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  2. What a lovely book! I love the idea of growing the flowers for your own special event, be what it may. I often find the fun (as well as the stress of course, but anyway) is in the planning, so this would be no different.

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    1. The planning is done for you in this book, Bek. Georgie is amazingly organised and has passed on all that she knows in this book. Definitely one for giving confidence to even the most tentative of wedding flower growers.

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  3. An excellent review of what looks and sounds like a really lovely book. Flighty xx

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    1. Thank you, Flighty. I feel very privileged to have received a copy of this lovely book - and to have met and chatted to Georgie at the launch last night. An amazing, friendly and generous lady who is held in great esteem by British flower growers. Caro x

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  4. Yes I too loved this book and I found it packed with inspiration for a cutting garden. My seed list for next Spring has been hugely influenced by Georgie Newbery's enthusiasm and expertise.

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    1. I saw that you'd reviewed it Sue and tried not to read your review before writing my own! I think my seed list will also change - and I mentioned the book to my niece who has a christening coming up so I think Georgie's sound advice may be put to good use soon! I believe it to be an excellent addition to my gardening bookshelf.

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  5. Maybe if it didn't specify weddings it would have a wider audience may be something like flowers for all occasions.

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    1. I agree, Sue. As I read it, I thought of all the possibilities for other events, not just weddings. However, weddings are the mainstay of Georgie's income and, as I learned last night at the launch, wedding flowers are the mainstay of the floristry industry but brides are increasingly wanting to buy flowers that have not been flown in from abroad. I liked the idea of working out which flowers you want and working backwards from there; the book also has lots of very specific advice for individual flowers so is an excellent all rounder.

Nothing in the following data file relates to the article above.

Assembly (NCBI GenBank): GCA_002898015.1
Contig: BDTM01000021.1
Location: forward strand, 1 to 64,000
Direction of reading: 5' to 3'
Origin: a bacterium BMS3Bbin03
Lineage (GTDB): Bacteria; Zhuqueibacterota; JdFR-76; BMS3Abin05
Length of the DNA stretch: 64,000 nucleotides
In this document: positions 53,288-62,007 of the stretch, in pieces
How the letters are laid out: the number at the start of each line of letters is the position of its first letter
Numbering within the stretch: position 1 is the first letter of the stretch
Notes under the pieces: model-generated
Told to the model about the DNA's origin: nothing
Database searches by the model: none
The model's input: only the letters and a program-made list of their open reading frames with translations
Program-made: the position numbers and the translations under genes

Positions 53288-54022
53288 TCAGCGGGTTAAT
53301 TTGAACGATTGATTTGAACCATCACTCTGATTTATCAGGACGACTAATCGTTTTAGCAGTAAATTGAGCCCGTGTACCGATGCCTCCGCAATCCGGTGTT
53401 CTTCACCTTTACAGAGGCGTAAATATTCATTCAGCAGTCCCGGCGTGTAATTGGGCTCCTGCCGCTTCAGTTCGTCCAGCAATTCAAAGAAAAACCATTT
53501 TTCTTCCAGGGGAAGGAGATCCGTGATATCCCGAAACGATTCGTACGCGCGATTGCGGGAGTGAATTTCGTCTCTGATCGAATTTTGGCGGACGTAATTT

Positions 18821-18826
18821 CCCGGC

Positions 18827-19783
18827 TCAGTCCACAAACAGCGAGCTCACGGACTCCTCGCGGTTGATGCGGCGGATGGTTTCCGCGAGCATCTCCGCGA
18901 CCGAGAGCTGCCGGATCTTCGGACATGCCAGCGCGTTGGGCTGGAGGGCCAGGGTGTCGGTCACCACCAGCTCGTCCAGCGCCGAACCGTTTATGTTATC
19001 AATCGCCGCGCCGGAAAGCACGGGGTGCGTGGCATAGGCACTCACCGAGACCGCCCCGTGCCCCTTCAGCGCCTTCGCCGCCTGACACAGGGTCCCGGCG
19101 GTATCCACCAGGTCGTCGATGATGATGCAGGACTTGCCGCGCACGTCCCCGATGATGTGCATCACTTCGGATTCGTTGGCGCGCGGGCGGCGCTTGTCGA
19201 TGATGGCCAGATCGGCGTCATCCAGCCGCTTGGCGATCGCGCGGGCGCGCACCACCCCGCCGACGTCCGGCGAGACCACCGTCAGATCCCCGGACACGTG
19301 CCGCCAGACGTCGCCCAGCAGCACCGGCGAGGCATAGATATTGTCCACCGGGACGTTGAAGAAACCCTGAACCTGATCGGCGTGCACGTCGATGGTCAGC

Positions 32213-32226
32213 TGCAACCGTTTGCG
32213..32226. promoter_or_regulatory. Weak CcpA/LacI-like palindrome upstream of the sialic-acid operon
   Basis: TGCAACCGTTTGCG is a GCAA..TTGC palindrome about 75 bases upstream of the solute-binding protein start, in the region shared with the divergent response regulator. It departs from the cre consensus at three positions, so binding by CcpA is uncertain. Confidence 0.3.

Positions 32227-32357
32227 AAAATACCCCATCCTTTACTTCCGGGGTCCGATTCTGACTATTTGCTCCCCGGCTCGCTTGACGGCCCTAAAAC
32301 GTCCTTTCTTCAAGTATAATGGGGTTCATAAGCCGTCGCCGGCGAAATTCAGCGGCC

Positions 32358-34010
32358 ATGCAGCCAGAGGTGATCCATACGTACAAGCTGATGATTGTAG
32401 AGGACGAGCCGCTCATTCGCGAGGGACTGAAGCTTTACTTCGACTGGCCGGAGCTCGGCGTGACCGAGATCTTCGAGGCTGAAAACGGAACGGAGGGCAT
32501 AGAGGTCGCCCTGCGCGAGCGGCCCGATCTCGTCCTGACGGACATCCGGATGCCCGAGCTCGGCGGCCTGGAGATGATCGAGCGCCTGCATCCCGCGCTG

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  6. I agree with you ans Sue. What a beautiful book though! Certainly one I would enjoy having on my shelf!xxx

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    1. As would a lot of people, Dina - my copy has already gone to my niece who is wondering what flowers to have for a christening next year, and I read on Georgie's Twitter feed this week that her book has already sold out at Amazon - amazing!

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  7. I would have probably walked past this on the library shelf but your review - well, there is something in there for anyone who likes growing and arranging flowers, not just for weddings. and the pictures look so pretty!
    the author's 'buy local' sentiment is also to be applauded. pretty and ethical - full marks!

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    1. Absolutely, buy local is totally the way to go (and grow!) I resisted reviewing it for ages - mainly because I'm not a rose grower or a wedding florist - but I'm so pleased I did accept a copy in the end, it's a good read as well as having lovely inspiring photos.

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  8. Thanks for your thorough review Caro. I think that I might well be tempted had I not already bought a copy of Georgie Newberys's 'The Flower Farmers Year' which is full of excellent information. I also have Wellwoman's book as well as a copy of Sara Raven's 'The Cutting Garden' so I think that my library on cut flowers is complete. However if I come across a copy of Georgie's new book in the library I will definitely borrow it :)

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    1. I chuckled when I read this Anna - your bookshelf sounds v similar to mine - but you haven't got Helen Yemm's tome on cut flowers? heh, heh. I also have quite a few books on edible flowers so, for a veg grower, I'm definitely heading in a florally inspired direction! Definitely give Georgie's book a glance if your local library gets a copy, I think you'll enjoy the read. Caro xx

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  9. Hi Caro, Anna recommended this book to me because she knew Younger Daughter had asked me to do her wedding bouquets next year. I noticed from her blog that you had reviewed it so popped over to have a look - most helpful. As you say, it sounds useful for more than just weddings. Although I have got bulbs and sweet peas on the go for the April wedding I have had to guess at timings, so it could be helpful to read Georgie's insights on that and I will look out for the book. Thanks for the review.

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    1. Hi Cathy, thanks for popping over to read my post; I'm pleased that it will prove useful to you. I love that Georgie Newbery wants to share her knowledge and has really identified the main problem that we all have of knowing what will be ready when. Very best wishes for doing your daughter's wedding bouquets, I hope it all works out for you. Caro x